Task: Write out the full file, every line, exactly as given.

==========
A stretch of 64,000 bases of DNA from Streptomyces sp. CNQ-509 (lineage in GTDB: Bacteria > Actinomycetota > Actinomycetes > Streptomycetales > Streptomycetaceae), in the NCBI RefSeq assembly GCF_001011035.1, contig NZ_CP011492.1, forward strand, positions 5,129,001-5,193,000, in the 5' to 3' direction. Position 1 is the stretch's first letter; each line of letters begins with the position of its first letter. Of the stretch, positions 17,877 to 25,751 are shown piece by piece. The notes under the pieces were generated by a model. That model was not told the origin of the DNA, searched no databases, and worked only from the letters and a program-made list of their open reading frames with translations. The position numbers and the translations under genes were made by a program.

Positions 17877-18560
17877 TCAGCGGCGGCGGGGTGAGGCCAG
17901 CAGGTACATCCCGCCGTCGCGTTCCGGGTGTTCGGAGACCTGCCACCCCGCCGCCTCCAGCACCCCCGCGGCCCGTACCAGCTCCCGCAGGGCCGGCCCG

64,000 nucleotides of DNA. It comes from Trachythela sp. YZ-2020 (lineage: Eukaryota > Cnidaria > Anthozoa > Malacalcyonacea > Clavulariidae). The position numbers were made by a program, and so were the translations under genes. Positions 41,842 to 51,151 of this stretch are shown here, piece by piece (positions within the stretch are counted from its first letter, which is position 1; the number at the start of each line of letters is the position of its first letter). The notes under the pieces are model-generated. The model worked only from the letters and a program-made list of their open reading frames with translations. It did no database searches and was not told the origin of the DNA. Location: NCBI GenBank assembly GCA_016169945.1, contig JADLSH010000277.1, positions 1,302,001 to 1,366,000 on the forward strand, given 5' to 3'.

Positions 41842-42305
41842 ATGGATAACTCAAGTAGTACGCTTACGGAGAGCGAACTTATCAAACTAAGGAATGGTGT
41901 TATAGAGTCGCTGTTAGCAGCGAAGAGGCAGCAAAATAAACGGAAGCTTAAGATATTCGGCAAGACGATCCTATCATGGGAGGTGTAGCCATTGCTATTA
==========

A stretch of 64,000 bases of DNA from Streptomyces sp. CNQ-509 (lineage in GTDB: Bacteria > Actinomycetota > Actinomycetes > Streptomycetales > Streptomycetaceae), in the NCBI RefSeq assembly GCF_001011035.1, contig NZ_CP011492.1, forward strand, positions 5,129,001-5,193,000, in the 5' to 3' direction. Position 1 is the stretch's first letter; each line of letters begins with the position of its first letter. Of the stretch, positions 17,877 to 25,751 are shown piece by piece. The notes under the pieces were generated by a model. That model was not told the origin of the DNA, searched no databases, and worked only from the letters and a program-made list of their open reading frames with translations. The position numbers and the translations under genes were made by a program.

Positions 17877-18560
17877 TCAGCGGCGGCGGGGTGAGGCCAG
17901 CAGGTACATCCCGCCGTCGCGTTCCGGGTGTTCGGAGACCTGCCACCCCGCCGCCTCCAGCACCCCCGCGGCCCGTACCAGCTCCCGCAGGGCCGGCCCG

64,000 nucleotides of DNA. It comes from Trachythela sp. YZ-2020 (lineage: Eukaryota > Cnidaria > Anthozoa > Malacalcyonacea > Clavulariidae). The position numbers were made by a program, and so were the translations under genes. Positions 41,842 to 51,151 of this stretch are shown here, piece by piece (positions within the stretch are counted from its first letter, which is position 1; the number at the start of each line of letters is the position of its first letter). The notes under the pieces are model-generated. The model worked only from the letters and a program-made list of their open reading frames with translations. It did no database searches and was not told the origin of the DNA. Location: NCBI GenBank assembly GCA_016169945.1, contig JADLSH010000277.1, positions 1,302,001 to 1,366,000 on the forward strand, given 5' to 3'.

Positions 41842-42305
41842 ATGGATAACTCAAGTAGTACGCTTACGGAGAGCGAACTTATCAAACTAAGGAATGGTGT
41901 TATAGAGTCGCTGTTAGCAGCGAAGAGGCAGCAAAATAAACGGAAGCTTAAGATATTCGGCAAGACGATCCTATCATGGGAGGTGTAGCCATTGCTATTA